At our first site, we needed to hike a trail about one mile surrounded by thick woody vegetation.  Since myself and others are currently in an ornithology class we were actively seeking birds.  In this area, it can prove difficult to identify birds as we were able to hear birds but rarely saw them.  As we drew closer to the stream, we begin to see curious hollow cylinder shapes of soil pushed up from the ground from 2-4 inches above ground level.   Our professor identified them as crayfish burrows.  The cray fish would dig these borrows during the winter months of the year.  They would start by digging the borrows and stack the excess soil in a shape building up from the ground.

  • A small crayfish was captured in the sein nets and released.

As we reached the stream there were steep banks surrounding it on both sides with fallen timber crossing it in multiple areas.  Putting on our waders we entered the stream, and found the water to be about waist high.  Within our group, four of us moved up stream where we found back water that was not currently connected to the main stream.  Beginning to sein we found several different fish species, including some very large tadpoles.  After leaving the back water we took samples for the main stream.  We found that we could capture more fish species in the back water then the main stream, this could be because the small fish became trapped and concentrated during a high-water event.

Using a backpack shocker to collect fish samples.

At our second location, we could use electroshocking to capture fish.  It proved difficult to use electroshocking in the brackish water.  We were required to continually increase the voltage to be effective.   This was my first time using electroshocking in the field, and I was lucky to do so.  We were able to bring a large spotted bass to the surface along with several other species.

As our day came to an end we stopped at one final location.  The stream was covered on both sides with a dense canopy of Cypress trees.  The tree’s roots would protrude from the ground forming sharp points.  Our instructor warned us that falling on one could cause injury.  At the same time, someone made the comment “this looks like a place where snake would live,” and Dr. Willams reminded us to watch for water moccasins.  As myself and others began electroshocking the other group began seining for fish.  Shortly later our sampling was ended when others across the stream were startled by not one, but two water moccasins. A student reported they stepped on one, luckily no one was hurt.  It added some excitement to our sampling efforts.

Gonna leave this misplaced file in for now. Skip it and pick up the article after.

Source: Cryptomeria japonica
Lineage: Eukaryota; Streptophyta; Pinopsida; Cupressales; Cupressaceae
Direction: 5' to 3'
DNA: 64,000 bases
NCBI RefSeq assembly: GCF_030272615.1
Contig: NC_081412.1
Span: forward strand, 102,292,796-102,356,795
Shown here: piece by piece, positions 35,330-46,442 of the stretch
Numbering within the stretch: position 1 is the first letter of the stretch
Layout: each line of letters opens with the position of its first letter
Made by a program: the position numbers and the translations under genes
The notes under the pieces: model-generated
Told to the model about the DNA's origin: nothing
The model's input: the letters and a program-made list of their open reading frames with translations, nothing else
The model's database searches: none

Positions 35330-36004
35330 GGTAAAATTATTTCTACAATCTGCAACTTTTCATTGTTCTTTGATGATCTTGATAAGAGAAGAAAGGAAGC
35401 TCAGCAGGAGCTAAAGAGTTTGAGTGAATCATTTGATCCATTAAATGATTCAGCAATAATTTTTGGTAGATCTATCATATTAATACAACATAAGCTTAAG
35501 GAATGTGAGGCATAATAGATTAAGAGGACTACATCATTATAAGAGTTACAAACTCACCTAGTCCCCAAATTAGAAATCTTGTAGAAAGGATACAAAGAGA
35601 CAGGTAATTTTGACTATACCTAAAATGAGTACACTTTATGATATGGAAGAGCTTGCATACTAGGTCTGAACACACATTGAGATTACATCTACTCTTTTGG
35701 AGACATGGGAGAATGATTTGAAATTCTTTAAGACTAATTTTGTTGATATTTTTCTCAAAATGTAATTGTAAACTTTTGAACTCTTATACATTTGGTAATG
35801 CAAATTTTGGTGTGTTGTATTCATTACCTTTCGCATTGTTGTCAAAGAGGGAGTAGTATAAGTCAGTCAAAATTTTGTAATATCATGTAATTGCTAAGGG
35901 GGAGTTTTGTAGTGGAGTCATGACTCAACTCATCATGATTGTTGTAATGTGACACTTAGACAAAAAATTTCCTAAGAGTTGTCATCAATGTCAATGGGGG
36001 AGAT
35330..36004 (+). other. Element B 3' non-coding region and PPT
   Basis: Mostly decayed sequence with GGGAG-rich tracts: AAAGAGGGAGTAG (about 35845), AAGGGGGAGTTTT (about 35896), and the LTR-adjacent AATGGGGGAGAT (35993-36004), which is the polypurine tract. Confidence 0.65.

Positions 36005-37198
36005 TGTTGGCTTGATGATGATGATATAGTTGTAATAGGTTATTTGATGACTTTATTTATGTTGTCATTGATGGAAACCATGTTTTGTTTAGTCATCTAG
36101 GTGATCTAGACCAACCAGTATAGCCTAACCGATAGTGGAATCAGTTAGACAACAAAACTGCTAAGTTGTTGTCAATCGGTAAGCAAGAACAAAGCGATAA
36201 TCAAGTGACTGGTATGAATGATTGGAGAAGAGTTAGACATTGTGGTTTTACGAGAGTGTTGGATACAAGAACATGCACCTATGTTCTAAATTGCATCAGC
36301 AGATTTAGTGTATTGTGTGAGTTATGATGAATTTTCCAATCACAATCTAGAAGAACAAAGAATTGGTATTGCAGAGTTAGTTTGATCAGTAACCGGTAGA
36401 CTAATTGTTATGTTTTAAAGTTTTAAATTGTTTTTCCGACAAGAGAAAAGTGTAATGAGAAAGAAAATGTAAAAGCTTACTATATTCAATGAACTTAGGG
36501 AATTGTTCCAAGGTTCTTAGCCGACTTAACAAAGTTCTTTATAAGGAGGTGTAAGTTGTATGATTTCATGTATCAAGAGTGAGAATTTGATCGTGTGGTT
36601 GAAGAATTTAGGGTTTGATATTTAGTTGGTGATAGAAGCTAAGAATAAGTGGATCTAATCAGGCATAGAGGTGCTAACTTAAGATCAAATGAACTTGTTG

For a full day of sampling we recorded over thirty species of fish.  This was a very fun and educational day in Big Thicket and I would be happy to return someday and continue the adventure.

 

 

Fish Seining

Drew Aronson

Texas Trip

Lauren Dennhardt and Casey Williams

5/8/2017

Fish Seining

Anytime we got to seine for fish was my favorite time. When we got down there I was surprised to see what they call creeks. Their creeks are like our rivers up here. The first day I got to seine on this trip was the 24th of April. We started our day at Turkey Creek where the stream was very wide. It was a nice sandy beach which had evidence of heavy human use with cans and other garbage everywhere. This site was a little difficult to seine due it being so wide and the river bottom being very sandy. The sand would make it hard to move quickly to capture the fish that present. This location we caught a decent amount of species. We caught a few different types of shiners like, the Sabine, blackspot, ghost, and silverband shiners. We also caught a few top minnows which were visible from land due to them being at the top of the water. We also found one Threadfin shad.

The rest of our locations in the bid thicket would be very different ranging from small winding streams to almost stagnant streams. When we got into this environment some of the species started to change we still saw those shiners from before but a few new ones were present. We started to see fish like the black spotted topminnow, and Western mosquitofish. In water with higher current and riffles we started to see darters like the scaly sand darter, the western sand darter, the mud darter, slough darter, swamp darter, Harelquin Darter and the cypress darter. We even caught a few larger species like the yellow bullhead, assorted sunfish and a spotted gar I personally helped catch. When we pulled the spotted gar up it was a real surprise. It was in shallow water and we caught it when we were going slow and short hall. We caught it in a small winding stream that had good flow.